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Neither cardiac mitochondrial DNA variation nor copy number contribute to congenital heart disease risk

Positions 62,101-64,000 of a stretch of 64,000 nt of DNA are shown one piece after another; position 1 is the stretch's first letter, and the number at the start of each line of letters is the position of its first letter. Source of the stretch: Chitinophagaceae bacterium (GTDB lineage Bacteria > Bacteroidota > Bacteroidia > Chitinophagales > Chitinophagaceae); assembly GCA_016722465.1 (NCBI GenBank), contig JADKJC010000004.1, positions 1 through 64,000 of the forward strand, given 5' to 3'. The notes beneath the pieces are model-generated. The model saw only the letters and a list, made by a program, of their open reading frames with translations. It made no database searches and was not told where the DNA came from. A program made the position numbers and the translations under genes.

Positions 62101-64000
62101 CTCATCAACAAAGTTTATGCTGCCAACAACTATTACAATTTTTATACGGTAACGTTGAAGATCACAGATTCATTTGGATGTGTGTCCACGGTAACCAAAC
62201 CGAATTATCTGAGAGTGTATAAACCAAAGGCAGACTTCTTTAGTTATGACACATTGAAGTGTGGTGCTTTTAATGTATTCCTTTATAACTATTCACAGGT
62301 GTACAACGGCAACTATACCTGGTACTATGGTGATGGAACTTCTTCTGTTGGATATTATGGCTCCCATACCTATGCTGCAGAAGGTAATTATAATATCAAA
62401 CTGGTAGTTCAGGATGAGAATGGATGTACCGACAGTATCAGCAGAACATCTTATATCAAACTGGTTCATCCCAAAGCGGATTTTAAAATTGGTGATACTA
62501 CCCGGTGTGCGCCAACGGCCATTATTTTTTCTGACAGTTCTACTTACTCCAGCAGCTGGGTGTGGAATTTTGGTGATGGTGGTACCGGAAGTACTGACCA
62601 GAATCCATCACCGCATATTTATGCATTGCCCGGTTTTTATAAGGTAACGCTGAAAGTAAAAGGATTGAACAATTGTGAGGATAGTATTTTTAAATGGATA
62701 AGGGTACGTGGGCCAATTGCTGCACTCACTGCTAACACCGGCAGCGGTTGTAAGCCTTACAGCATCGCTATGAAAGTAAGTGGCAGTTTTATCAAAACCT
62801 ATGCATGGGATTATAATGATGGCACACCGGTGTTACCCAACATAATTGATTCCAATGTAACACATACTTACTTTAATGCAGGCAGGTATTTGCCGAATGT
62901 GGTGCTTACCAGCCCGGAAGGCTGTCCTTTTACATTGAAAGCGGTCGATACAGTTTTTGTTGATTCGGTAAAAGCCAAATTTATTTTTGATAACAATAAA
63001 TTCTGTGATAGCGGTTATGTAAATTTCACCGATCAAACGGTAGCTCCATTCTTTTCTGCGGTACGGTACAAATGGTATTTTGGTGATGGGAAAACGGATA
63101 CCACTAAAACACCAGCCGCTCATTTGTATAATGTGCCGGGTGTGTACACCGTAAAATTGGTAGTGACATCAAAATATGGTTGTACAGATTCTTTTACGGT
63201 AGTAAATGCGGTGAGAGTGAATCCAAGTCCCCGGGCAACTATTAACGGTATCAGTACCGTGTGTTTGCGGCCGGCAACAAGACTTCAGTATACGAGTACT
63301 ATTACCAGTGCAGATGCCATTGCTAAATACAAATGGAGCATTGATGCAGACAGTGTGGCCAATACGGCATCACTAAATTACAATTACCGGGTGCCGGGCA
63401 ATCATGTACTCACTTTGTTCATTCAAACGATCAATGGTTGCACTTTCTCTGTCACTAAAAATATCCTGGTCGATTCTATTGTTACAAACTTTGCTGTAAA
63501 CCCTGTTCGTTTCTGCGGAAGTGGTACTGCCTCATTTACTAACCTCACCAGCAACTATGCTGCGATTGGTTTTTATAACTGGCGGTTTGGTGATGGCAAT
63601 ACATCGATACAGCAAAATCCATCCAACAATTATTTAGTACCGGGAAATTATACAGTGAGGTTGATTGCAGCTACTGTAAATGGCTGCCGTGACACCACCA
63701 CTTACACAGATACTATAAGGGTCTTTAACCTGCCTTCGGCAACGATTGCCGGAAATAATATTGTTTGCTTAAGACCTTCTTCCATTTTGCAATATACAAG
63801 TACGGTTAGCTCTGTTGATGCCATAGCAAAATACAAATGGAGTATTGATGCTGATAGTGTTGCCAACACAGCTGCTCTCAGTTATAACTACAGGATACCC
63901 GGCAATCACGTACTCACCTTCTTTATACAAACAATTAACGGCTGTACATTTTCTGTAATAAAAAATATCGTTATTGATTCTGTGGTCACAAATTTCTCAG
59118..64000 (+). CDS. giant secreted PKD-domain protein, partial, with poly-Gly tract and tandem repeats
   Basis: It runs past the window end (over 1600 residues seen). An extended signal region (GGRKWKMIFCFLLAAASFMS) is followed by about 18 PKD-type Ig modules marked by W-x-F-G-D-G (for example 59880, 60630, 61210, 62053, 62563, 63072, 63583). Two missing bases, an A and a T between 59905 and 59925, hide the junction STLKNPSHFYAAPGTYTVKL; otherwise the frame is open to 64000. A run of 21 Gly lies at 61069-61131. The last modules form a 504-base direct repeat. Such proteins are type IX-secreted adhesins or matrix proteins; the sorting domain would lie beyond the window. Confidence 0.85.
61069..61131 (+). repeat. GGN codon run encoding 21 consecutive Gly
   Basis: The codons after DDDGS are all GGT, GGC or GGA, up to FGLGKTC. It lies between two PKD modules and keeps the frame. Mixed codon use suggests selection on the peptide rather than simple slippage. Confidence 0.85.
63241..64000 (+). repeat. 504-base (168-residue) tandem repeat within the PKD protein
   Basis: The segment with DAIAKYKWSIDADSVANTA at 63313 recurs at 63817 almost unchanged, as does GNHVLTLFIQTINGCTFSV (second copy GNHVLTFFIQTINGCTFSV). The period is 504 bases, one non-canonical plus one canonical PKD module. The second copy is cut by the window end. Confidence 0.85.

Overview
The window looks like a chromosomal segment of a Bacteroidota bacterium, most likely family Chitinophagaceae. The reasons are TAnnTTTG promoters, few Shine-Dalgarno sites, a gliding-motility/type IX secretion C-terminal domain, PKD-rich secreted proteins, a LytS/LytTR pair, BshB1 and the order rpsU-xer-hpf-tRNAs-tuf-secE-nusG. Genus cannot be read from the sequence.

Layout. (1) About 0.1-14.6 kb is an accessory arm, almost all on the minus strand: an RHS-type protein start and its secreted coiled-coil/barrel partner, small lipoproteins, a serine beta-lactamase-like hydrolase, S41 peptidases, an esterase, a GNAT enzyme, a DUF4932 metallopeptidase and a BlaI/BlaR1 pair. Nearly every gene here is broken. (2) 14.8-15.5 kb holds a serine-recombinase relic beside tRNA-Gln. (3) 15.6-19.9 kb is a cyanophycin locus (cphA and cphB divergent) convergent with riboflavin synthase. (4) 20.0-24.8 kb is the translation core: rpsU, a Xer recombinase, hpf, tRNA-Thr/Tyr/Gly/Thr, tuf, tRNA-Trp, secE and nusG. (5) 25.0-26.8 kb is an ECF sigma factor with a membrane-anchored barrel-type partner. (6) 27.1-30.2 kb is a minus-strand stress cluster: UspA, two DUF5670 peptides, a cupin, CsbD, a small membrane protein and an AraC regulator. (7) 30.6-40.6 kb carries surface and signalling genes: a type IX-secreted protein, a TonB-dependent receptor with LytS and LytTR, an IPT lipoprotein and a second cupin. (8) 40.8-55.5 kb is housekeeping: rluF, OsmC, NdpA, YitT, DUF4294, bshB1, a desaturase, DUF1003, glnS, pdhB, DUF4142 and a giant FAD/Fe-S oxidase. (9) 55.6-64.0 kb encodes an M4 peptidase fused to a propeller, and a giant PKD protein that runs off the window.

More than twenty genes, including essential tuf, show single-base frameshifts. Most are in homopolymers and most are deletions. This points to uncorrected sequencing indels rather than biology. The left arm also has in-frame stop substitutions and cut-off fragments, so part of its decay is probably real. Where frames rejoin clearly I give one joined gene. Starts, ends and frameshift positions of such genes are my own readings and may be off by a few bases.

The well-established manifestation of mitochondrial mutations in functional cardiac disease (e.g., mitochondrial cardiomyopathy) prompted the hypothesis that mitochondrial DNA (mtDNA) sequence and/or copy number (mtDNAcn) variation contribute to cardiac defects in congenital heart disease (CHD). MtDNAcns were calculated and rare, non-synonymous mtDNA mutations were identified in 1,837 CHD-affected proband-parent trios, 116 CHD-affected singletons, and 114 paired cardiovascular tissue/blood samples. The variant allele fraction (VAF) of heteroplasmic variants in mitochondrial RNA from 257 CHD cardiovascular tissue samples was also calculated. On average, mtDNA from blood had 0.14 rare variants and 52.9 mtDNA copies per nuclear genome per proband. No variation with parental age at proband birth or CHD-affected proband age was seen. mtDNAcns in valve/vessel tissue (320 ± 70) were lower than in atrial tissue (1,080 ± 320, p = 6.8E-21), which were lower than in ventricle tissue (1,340 ± 280, p = 1.4E-4). The frequency of rare variants in CHD-affected individual DNA was indistinguishable from the frequency in an unaffected cohort, and proband mtDNAcns did not vary from those of CHD cohort parents. In both the CHD and the comparison cohorts, mtDNAcns were significantly correlated between mother-child, father-child, and mother-father. mtDNAcns among people with European (mean = 52.0), African (53.0), and Asian haplogroups (53.5) were calculated and were significantly different for European and Asian haplogroups (p = 2.6E-3). Variant heteroplasmic fraction (HF) in blood correlated well with paired cardiovascular tissue HF (r = 0.975) and RNA VAF (r = 0.953), which suggests blood HF is a reasonable proxy for HF in heart tissue. We conclude that mtDNA mutations and mtDNAcns are unlikely to contribute significantly to CHD risk.

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